Virginia – “I caught a big fat bug right in my spider web and now the spider gets to give the bug a big sting. Sting, Sting, Sting, Sting, Sting!”
Spider Baby is one of the most original psychological horror gems that is as queerly frightening as it is endearing. It opens with Bruno the Chauffeur played by Lon Chaney Jr. singing a little nursery song about werewolves and vampires and it’s quite effectively eerie as the opening hymn. Chaney’s character delivers one of my favorite lines–it’s a childish hymn that tributes oddballs in the world who struggle to find their place in the world.
Bruno, The Chauffeur: “Just because something isn’t good doesn’t mean it’s bad.”
The film is special partly due to the presence of Lon Chaney Jr. as Bruno who looks after the Merrye children with undying devotion. Living in the decrepit and crumbling old family mansion, they are the last generation of surviving Merryes occupying the odd space like a whimsical little fun-house.
Because of inbreeding the family has been cursed with a type of mental regression, and arrested development. Bruno sort of cleans up any of the messes or homicidal fatalities that happen due to the Merryes being like wild unchecked gremlins.
Including the postman (Mantan Moreland busy actor in the 40s who often took off on black caricatures for the all-white films he played all jittery or stereotyped buffoonery Hollywood made a brand out of his name and his ebullient persona. Anyway, he should have known better than to try and leave a package any further than the steps, instead of poking his head inside the window and being trapped in Virginia’s theoretical web and being sliced up with a large pair of knives, losing an ear that will be kept in a little box as a token. He was a big bug caught in her net after all.
Directed by Jack Hill (Blood Bath 1966, The Big Doll House 1971, Coffy 1973 and F0xy Brown 1974) who brilliantly populates this queer little world with the perfect characters, all on a budget of $65,000.
Lon Chaney was only paid a flat fee of $2,500 for his role and it was a little poignant to watch his performance with bits of his alcoholism seeping through the character, he had been drinking pretty heavily at that point.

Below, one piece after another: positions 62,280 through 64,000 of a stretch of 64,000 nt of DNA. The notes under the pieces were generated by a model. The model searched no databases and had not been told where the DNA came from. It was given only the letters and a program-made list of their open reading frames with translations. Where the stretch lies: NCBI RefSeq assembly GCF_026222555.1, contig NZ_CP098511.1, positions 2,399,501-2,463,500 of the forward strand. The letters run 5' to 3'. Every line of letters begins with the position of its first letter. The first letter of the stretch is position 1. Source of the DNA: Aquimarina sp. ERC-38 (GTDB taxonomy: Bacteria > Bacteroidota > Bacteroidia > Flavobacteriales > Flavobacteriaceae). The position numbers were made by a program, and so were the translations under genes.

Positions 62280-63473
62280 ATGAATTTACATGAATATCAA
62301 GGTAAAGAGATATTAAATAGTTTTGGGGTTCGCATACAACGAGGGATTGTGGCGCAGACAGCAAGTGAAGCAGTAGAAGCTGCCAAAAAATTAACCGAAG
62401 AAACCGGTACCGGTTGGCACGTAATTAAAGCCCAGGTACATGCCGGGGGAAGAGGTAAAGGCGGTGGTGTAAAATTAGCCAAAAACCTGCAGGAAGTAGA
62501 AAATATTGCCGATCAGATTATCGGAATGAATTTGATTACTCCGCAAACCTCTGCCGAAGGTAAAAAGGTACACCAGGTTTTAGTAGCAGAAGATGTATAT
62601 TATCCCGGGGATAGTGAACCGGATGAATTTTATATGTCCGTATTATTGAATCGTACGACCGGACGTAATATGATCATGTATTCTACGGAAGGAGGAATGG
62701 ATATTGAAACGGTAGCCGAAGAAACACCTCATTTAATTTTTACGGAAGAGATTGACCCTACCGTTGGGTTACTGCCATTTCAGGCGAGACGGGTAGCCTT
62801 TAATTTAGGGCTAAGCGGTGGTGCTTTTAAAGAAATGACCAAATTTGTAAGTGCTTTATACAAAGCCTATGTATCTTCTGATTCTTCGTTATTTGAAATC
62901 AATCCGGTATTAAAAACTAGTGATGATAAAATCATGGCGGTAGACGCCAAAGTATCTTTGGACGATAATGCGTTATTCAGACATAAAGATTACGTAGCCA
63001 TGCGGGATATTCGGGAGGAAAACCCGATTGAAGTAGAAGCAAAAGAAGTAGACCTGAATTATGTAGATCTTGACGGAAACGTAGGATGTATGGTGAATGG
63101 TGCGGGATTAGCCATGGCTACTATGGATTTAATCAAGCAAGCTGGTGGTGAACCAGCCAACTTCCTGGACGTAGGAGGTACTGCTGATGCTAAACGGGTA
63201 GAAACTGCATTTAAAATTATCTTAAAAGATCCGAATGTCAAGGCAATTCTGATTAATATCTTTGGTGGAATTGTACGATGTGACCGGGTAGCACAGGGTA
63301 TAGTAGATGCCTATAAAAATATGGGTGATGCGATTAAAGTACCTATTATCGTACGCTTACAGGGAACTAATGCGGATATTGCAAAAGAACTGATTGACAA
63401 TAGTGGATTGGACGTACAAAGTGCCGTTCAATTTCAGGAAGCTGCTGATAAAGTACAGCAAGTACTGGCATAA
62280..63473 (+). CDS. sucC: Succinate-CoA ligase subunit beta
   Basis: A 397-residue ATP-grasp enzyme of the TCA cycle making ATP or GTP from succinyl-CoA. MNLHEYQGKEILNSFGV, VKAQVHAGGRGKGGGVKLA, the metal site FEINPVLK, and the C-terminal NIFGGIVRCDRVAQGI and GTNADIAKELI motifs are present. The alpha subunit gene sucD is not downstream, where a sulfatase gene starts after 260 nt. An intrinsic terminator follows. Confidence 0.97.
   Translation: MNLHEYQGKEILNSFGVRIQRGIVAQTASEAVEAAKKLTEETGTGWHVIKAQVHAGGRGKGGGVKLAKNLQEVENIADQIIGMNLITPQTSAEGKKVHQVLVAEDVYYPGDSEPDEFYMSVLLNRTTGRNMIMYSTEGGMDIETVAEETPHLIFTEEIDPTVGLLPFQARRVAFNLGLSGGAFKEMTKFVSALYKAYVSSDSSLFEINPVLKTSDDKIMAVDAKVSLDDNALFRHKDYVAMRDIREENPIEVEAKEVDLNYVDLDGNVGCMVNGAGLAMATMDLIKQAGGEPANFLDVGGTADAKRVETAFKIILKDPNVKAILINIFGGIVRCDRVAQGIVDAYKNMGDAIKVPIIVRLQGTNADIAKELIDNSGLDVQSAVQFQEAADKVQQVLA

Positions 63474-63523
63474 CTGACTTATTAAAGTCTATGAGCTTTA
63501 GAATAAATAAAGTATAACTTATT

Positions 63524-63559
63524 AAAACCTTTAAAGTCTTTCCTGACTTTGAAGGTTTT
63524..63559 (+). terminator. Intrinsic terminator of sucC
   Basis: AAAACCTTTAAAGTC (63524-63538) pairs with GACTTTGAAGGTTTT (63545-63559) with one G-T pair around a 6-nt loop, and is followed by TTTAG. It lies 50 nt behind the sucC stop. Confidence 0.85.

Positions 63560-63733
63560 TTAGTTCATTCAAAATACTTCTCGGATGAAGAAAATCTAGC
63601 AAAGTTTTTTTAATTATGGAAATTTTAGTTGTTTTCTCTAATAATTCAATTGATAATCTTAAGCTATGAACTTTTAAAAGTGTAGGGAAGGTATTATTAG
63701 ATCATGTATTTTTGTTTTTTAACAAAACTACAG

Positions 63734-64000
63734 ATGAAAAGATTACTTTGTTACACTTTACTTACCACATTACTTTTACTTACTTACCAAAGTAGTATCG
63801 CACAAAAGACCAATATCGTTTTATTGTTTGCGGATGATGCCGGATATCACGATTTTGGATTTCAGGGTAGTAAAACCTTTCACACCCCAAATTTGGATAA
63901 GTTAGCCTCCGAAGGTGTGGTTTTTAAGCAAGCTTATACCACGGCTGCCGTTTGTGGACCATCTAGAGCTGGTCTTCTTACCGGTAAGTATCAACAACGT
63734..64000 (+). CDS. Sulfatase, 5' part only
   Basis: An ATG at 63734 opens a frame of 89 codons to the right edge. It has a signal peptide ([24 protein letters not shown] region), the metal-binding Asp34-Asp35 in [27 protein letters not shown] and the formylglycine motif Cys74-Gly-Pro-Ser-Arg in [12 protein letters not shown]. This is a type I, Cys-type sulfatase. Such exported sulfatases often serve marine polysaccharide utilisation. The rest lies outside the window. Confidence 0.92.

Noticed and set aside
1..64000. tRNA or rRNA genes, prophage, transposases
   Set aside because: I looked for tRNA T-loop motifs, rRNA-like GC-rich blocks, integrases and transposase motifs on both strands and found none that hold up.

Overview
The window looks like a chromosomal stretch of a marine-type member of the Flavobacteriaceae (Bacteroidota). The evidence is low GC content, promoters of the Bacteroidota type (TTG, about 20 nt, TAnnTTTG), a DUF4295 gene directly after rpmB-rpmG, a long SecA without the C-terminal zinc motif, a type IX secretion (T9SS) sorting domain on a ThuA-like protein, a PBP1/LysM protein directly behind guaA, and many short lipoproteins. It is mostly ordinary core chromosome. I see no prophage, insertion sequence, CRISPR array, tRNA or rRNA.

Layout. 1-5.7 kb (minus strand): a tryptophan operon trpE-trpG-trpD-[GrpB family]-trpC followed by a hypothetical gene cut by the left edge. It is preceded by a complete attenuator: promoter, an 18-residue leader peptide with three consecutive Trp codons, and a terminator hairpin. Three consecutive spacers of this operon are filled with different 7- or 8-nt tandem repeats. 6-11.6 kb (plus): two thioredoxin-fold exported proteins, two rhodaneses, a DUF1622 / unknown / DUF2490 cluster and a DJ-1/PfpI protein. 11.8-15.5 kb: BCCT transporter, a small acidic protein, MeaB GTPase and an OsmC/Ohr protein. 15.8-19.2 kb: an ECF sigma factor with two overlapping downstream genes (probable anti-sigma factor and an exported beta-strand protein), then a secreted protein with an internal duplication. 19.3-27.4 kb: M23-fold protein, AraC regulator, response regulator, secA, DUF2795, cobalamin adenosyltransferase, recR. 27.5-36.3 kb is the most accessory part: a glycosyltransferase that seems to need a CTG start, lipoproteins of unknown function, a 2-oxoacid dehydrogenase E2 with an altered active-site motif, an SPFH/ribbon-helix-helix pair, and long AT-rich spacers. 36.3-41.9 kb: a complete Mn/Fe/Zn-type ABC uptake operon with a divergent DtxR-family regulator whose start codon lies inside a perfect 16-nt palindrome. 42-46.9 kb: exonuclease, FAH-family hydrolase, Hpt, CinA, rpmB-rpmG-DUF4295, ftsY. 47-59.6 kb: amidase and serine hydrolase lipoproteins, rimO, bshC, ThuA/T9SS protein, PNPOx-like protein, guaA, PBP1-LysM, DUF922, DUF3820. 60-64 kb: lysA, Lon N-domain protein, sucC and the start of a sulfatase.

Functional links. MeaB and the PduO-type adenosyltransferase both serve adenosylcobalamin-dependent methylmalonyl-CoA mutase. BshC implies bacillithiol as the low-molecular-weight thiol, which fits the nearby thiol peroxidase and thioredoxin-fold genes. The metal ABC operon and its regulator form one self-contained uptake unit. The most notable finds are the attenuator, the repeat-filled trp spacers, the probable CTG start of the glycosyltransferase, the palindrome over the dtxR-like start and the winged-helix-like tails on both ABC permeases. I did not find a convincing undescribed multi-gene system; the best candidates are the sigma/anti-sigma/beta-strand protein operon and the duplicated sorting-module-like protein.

Ronald Stein’s music is often lyrical & offbeat (Attack of the 50 Ft Woman (1958), Dementia 13 (1963), It Conquered the World & She Creature (1956) Not of this Earth, Attack of the Crab Monsters, The Undead, Dragstrip Girl (1957) The Girl in Lovers Lane (1960) The Haunted Palace (1963).
The film’s alternative titles are The Liver Eaters–be assured no livers are eaten, at least not on screen. Cannibal Orgy-I assure you there is no orgy, there isn’t even any cannibalism. While I say there is no cannibalism, there is a book that explains how exclusive Merrye Syndrome effects only that family, where the disease: causes its victims to regress mentally to a pre-infantile state of savagery and cannibalism. The three surviving children of Titus Merrye are Elizabeth who dresses like a little girl (creepy) and Virginia who thinks she’s a giant spider.
The Merrye sisters Virginia (Jill Banner) and Elizabeth (Beverley Washburn) are suited as the demented girls, and then there’s Ralph, adorable feral little Ralph manifested by the quirky Sid Haig who would later take on grittier roles as screen heavies in exploitation films.
Carol Ohmart (House on Haunted Hill 1959) comes into the picture as Cousin Emily Howe who is after the family fortune not expecting to uncover the house of Merrye madness.
The film has been compared to the work of iconoclast Luis Buñuel. who was considered a moralist director who definitely populated his films with the sense that revolution was necessary to change the stagnant ways people conform to their lives.
I can see the dinner scene as a nod to his The Exterminating Angel, as the table is set where everyone but the guests are vegetarians. Ralph has caught a Rabbit. Unfortunately, it’s the neighborhood cat. When Ralph grabs the ‘rabbit’ and starts tearing into it, Cousin Peter (Quinn Redeker) is confused because he thought he was a vegetarian. Bruno tells him “But Ralph is allowed to eat anything he catches!”
Spider Baby creates its own little universe of characters who move in their own orbit with a sense of unorthodoxy. Virginia with that large bow in her hair is ridiculous as it is uncomfortably creepy for an obviously grown young woman to sport a child’s ribbon like a doll, where she evolves into a monstrous assassin with her two sharp knives in her anxious hands elevating her to a truly gruesome character and not just a childish simpleton.
It’s this teetering irony of the film that takes us from darkly whimsical to suddenly going for the jugular that creates the uneasy feeling surrounding the Merrye family.
It’s one of THE definitive Cult films for sure, as it’s witty, macabre, quirky, irreverent, and a bit of film noir in its use of shadows and devious figures doomed from the beginning. Spider Baby is an adult fairy tale with dark corners and speculative questions about madness and responsibility and who gets to make those decisions. And Carol Ohmart just looks damn sexy in her black lingerie as she runs around amidst the ‘old dark house’ trope as the woman in peril.
IMDb Fun Fact:
The film was shot in August and September of 1964 with the title “Cannibal Orgy, or The Maddest Story Ever Told”, but its release was held up for years because the producers went bankrupt, which tied up the film in legal limbo. Independent producer David L. Hewitt acquired it for distribution in 1968 and changed the title to “Spider Baby” and “The Liver Eaters.”